Egyptian glass making in the modern form has been around since the beginning of the 19th century when a resurgence of the art form of glassblowing took place. Egyptian glass making is a highly artistic craft and the techniques are passed down from generation to generation usually from father to son as the profession is mainly limited to men.
Egyptian Museum products are all handmade, mouth-blown in Egypt of Pyrex glass. Their factory imports fine Pyrex as tubes in different textures, sizes, and widths. The Pyrex tubes come in smooth for etching, swirled from the inside, and swirled from the outside. The process begins first with the glassblower, who fires the glass and shapes the various aspects. The fire from his torch heats the glass to almost liquid form using pressurized oxygen to make the glass flexible. He uses several small tools to detail the item.
During this process, he rotates the glass constantly and blows air through it quickly and precisely to achieve the desired shape and look. Next, the engraver or etching artist draws the design on the item and hand etches with a sanding wheel the cuts in the glass. This is how the deep cuts on delicate glass with clear etching or gold etching, or frosted etching are achieved.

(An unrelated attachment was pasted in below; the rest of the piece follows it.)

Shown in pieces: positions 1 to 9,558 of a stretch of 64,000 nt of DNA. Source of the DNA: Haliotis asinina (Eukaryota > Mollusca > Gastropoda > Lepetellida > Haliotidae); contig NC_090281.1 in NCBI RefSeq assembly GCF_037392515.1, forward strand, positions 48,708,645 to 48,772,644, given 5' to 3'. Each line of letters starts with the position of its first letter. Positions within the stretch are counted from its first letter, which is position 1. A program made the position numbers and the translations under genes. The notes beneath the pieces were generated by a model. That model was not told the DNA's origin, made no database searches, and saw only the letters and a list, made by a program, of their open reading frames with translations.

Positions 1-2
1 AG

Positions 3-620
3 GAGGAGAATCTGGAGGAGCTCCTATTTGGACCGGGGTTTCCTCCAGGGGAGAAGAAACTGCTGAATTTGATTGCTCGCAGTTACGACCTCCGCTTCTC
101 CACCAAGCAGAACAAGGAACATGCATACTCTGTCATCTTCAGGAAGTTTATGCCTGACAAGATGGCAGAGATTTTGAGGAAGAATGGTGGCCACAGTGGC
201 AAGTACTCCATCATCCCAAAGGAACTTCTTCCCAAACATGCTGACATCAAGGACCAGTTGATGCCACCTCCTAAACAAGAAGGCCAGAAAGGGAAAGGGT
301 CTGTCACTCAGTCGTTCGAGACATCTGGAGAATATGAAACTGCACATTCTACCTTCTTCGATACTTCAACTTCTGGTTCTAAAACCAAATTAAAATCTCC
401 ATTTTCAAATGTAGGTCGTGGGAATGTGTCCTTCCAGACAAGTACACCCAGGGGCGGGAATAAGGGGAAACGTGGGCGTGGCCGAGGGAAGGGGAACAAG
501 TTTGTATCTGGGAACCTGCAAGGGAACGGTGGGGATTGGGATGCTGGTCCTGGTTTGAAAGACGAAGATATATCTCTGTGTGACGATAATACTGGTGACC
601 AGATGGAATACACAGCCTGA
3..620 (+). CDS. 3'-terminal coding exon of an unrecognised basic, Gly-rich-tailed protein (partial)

After that, the painter applies color by placing it on a spinning wheel to evenly distribute the paint color, which is either luster paint or organic paint, both imported from Germany. Next, the painter applies 24 kt real gold to accent the treasure. After each paint process is complete, the item goes into the oven to bake in the paint and gold. Temperatures range from 550 degrees Fahrenheit for organic paint to 1100 degrees Fahrenheit for luster paint. Also, baking time depends on the type of paint: organic takes 30 minutes and luster up to 1 hour.
Then, the item is left out in the room to cool. Finally, a treasured art form from the past has become an heirloom for the future.